a.       The way the Greek is constructed in this verse, however, makes me wonder if it could be translated this way: “I saw no temple in it, for the Lord God, the Almighty, is its temple and its Lamb.” I am not flawless in my Greek and I forget the rules of constructs when it comes to two nouns going together, so it may not work. But it does say naos autes estin kai to arnion.
e.       Suffice it to say, this verse does speak about God, the Father, but there seems to be enough ambiguity to perhaps allow for the idea that it may also be referring to Christ as well.

Chapter 6

1.      V. 1
a.       The seal, sphragis
                                                              i.      A seal was used to signify ownership and that the book was not to be opened by anyone but who the book/scroll was intended for
b.      The “four living creatures,” tessaron zoon
                                                              i.      This is a direct quotation from Ezekiel 1:5 where they are in the midst of a whirlwind. It says their appearance was the “likeness of a man.”
                                                            ii.      Ezekiel goes on to explain that each of them had “four faces,” and each had “four wings.” Their legs were straight, and the soles of their feet were like the soles of calves’ feet. They sparkled like the color of burnished bronze.
c.       The voice/sound of thunder, phone bronte
                                                              i.      Psalm 77:18, in reference to God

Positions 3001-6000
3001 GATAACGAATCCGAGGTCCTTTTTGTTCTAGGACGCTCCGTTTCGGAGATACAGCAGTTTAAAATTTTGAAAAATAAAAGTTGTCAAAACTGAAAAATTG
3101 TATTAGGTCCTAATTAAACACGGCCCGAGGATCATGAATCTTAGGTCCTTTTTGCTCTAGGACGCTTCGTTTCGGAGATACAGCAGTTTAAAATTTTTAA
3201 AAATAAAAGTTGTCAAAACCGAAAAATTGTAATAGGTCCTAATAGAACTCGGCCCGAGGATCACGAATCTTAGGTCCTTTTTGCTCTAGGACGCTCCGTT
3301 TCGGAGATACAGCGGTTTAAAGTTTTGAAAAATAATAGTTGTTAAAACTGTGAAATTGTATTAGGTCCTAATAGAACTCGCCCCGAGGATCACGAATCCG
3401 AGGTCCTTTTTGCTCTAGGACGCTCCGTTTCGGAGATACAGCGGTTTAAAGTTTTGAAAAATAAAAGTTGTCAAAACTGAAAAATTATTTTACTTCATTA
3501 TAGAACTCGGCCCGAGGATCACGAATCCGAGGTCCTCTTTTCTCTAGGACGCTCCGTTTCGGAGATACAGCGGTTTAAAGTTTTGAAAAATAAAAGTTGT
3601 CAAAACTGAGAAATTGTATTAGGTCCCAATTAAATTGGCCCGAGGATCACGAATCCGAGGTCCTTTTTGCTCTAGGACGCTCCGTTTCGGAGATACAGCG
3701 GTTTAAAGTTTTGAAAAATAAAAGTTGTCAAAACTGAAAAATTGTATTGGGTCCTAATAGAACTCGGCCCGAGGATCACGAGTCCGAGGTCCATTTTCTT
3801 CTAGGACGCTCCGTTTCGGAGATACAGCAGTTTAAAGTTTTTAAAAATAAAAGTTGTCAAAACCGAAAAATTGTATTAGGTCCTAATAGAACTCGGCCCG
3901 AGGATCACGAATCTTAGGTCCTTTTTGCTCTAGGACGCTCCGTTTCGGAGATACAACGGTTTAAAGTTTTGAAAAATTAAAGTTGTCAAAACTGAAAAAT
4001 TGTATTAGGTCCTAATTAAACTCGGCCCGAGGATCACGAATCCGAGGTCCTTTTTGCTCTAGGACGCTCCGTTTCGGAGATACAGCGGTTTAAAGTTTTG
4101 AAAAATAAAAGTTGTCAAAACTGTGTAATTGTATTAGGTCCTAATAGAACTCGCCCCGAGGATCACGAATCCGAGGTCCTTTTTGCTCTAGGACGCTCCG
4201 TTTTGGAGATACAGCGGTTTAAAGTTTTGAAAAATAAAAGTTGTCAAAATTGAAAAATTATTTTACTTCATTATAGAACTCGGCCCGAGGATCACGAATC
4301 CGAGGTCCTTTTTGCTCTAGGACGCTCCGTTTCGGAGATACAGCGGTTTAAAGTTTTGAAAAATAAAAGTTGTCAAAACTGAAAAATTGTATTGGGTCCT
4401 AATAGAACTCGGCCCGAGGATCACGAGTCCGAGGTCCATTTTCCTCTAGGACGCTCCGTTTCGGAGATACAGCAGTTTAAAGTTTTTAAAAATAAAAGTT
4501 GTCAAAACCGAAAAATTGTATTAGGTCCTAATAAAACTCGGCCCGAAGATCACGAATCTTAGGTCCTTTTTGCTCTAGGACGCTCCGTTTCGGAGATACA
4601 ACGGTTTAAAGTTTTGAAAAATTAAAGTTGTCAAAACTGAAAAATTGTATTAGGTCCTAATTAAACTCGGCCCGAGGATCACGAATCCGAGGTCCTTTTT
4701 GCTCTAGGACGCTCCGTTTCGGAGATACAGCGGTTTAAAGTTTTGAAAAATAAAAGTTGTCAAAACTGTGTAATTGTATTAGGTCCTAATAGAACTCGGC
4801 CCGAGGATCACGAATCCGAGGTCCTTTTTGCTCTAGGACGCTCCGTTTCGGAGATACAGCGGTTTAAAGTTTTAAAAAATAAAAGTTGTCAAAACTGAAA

ii.      Psalm 104:7 is in reference to God as well
                                                          iii.      Elsewhere, in Revelation 10, it talks about the voice of “seven thunders.” John was going to write down what they said, but he was forbidden from doing so
                                                          iv.      Revelation 14:2 talks about a sound from heaven being like the “sound” of loud thunder
                                                            v.      Revelation 19:6 also speaks of this sound of loud thunder coming from heaven, praising God for His glory and splendor and majesty
                                                          vi.      Mark 3:17 talks about James and John being the “sons” of thunder
                                                        vii.      John 12:29 relates an event where Jesus speaks, and people claimed that it thundered
d.      “Come” (erchou—imperative)
                                                              i.      This seems to be a favorite of John’s, also recorded in John 1:46 and John 11:34
2.      Verse. 2
a.       “White horse” (hippos leukos)
                                                              i.      Used elsewhere in Revelation 19:11 with Jesus riding on it
                                                            ii.      This whole chapter seems to be playing off the imagery set forth in Zechariah and his vision of the horses